Borrowed Plumes: “Pit Fired Pottery” Verses “Pit Finished Ceramics”
There is a very clear and fundamental distinction between “pit fired pottery” and “pit finished Ceramics”. This distinction has not been clearly made by Dawn Whitehand in her new book Pit Firing Ceramics: Modern Methods, Ancient Traditions. (Schiffer Publishing, 2013) Once a piece of raw clay has been bisque fired, in the controlled environment of a modern kiln, it can no longer be considered pit fired. It is no longer clay; it already is pottery and is now, by definition, being “pit finished”. This so called “pit firing” process has been reduced to a decorative surface technique. Americanized raku, saggar fired and pit finished ceramics all have this bisque fired element in common. Certainly, it is just as legitimate a firing technique as Americanized raku or saggar firing but it is not pit firing. The willingness to surrender to and participate fully with the transformative power of the savage element of fire is basic to the pit firing process.
Case in point: we refer to many forms of pottery as being hand made, but we make clear distinctions between; hand built, wheel thrown, thrown and altered, slab constructed, coil built and the pinch pot. This clarity is informative and educational and serves potters, buyers and the uninformed public alike. To claim that pottery that has been fired in the controlled environment of a modern kiln is pit fired is misleading (and a disservice to everyone involved.) There is an inherent disregard in this type of nonspacific misuse of terms for traditional pit firing potters, past and present, who fire without the insurance policy of a modern kiln. This willingness to risk weeks or months of work for the integrity of the process must be honored. As potters we need to be honest and clear about what we are doing and participate in this educational process. When we see pottery being described as “pit fired” we need to ask the potter, “Was this pottery pit fired or pit finished?” If the answer seems unclear or lacking in transparency, we need to ask again, “Was this pottery bisque fired in a kiln before being refired in a pit?” There is no shame in pit finished ceramics unless its flight is dependent upon the borrowed plumes of truly pit fired pottery.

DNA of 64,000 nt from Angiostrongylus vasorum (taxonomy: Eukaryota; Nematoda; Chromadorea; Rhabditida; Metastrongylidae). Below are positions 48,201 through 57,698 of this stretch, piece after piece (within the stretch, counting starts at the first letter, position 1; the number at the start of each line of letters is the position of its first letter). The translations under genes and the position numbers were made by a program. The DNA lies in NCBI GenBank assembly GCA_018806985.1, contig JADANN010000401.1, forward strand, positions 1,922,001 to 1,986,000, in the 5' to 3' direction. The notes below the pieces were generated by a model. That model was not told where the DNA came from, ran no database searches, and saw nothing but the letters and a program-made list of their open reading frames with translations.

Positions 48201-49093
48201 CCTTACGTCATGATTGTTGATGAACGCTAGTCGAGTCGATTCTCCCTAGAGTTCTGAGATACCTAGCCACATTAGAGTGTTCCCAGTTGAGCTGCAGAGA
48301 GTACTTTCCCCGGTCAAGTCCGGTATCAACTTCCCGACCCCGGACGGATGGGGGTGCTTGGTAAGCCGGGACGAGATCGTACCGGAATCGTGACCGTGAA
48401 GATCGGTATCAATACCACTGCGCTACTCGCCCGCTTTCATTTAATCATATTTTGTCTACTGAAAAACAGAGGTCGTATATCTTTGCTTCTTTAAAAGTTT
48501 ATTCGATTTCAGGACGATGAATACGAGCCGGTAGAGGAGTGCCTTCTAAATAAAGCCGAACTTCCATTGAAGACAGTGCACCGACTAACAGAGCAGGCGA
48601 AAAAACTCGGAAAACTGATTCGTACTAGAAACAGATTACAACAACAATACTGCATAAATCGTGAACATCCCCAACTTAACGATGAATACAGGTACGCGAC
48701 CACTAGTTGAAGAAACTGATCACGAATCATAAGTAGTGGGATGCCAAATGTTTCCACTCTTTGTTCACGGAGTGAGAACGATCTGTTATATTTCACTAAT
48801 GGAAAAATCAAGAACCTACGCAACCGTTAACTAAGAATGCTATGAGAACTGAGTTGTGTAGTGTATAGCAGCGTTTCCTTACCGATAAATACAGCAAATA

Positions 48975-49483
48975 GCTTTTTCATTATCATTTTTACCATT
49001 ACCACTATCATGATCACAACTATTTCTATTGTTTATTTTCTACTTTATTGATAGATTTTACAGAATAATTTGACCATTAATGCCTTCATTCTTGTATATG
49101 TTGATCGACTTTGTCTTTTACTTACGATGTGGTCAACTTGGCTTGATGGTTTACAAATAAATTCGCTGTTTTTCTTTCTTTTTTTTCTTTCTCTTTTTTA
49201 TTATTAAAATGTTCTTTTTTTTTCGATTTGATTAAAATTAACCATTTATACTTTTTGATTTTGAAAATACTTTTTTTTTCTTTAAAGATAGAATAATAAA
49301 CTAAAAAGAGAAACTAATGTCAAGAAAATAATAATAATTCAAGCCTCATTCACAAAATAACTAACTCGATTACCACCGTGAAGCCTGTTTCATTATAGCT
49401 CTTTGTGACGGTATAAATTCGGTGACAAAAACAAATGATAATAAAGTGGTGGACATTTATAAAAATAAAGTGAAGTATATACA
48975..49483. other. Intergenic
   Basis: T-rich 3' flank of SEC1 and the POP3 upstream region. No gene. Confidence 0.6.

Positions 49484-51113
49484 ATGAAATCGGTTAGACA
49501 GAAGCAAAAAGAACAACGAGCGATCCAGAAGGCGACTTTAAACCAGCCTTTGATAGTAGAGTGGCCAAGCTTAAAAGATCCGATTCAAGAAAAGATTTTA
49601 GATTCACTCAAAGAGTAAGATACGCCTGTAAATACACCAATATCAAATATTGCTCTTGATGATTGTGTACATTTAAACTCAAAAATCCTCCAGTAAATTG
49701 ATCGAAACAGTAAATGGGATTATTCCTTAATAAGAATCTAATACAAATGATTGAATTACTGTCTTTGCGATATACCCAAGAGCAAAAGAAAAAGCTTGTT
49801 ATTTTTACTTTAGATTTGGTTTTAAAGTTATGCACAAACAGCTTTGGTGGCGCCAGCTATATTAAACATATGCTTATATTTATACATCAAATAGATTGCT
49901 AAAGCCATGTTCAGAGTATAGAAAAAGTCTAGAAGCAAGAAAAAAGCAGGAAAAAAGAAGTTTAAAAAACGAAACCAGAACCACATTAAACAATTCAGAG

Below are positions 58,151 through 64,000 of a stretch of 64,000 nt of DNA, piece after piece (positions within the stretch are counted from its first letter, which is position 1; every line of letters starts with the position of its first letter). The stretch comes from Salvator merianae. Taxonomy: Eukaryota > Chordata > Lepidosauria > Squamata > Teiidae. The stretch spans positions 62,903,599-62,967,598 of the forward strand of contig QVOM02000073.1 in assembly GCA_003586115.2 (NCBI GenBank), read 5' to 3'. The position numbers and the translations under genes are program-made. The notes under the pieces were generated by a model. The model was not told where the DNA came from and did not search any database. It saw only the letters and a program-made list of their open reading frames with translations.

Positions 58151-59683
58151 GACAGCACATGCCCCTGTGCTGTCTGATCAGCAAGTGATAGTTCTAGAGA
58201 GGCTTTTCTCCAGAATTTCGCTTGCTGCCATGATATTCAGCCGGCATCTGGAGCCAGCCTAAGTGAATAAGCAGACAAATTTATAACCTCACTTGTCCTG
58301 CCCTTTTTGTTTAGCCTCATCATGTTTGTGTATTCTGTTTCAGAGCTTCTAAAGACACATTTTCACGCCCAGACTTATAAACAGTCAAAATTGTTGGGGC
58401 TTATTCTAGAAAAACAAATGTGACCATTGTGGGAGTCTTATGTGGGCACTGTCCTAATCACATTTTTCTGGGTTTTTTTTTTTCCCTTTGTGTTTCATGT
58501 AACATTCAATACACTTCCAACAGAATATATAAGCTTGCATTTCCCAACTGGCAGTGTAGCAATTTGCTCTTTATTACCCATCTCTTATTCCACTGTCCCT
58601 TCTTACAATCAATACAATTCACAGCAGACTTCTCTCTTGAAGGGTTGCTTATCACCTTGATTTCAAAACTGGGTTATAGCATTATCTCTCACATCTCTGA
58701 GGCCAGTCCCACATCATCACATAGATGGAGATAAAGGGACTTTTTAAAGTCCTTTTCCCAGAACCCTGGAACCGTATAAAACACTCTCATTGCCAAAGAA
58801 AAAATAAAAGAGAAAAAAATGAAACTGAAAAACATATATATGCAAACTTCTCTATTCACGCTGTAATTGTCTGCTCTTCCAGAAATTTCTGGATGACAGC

Savage: having a wild untamed nature, not domesticated, ferocious, fierce.
This Noble Thing
We run the risk of losing something here.
A human being behaving like a god.
Interacting intimately with the Fire.
And the Earth.
Without the safety net of technology to break their fall.
The humblest lowliest kind of god.
One that bows down to the Earth and asks permission.
And weeps and wails.
At the horrible possibility of being denied.
That approaches the fire in humility.
Willing to be burnt for Beauty and Truth.
God help us.
If in our haste.
Winds of Change
Is it really worth the risk?
To sacrifice, yet another slice of our humanities?
the original indigenous spirit that dwells within us all?
But we really admire the ones, who live upon this earth,
and conversating with the spirit of the Land…
But cannot be bothered with the actual details of that conversation.
“But if the wind blows, the pots will break.”
Stop. And listen to that wind.
“But if the pots break, the students will cry.”
Stop. And listen to that wind.
along time ago,
I watched a hawk soaring far above my head.
And He spoke, to me!
I was seen, by Him, as a relative.
And so He spoke.
“You have to really love the wind, if you want to learn to fly!”
The Hungry Wind
So you say the Wind might blow?
Perhaps, the hungry Wind is starving.
Starving to be fed,
fed, on our beauty.
And we refuse.
And the belly of the Wind is gnawing at itself.
And still we refuse.
To feed the spirit of the Wind, the Land, and the Sea.
And we ourselves are starving
and clawing for beauty
and meaning in our lives.
we send all our beauty to the bank.
And the spirit of the Wind, and the spirit of the Land, and the spirit of the Sea,
We ourselves are well fed.
And yet we starve.
Because the spirit of the Wind, and Land, and Sea
cry out for our beauty.
And we send it
to the bank.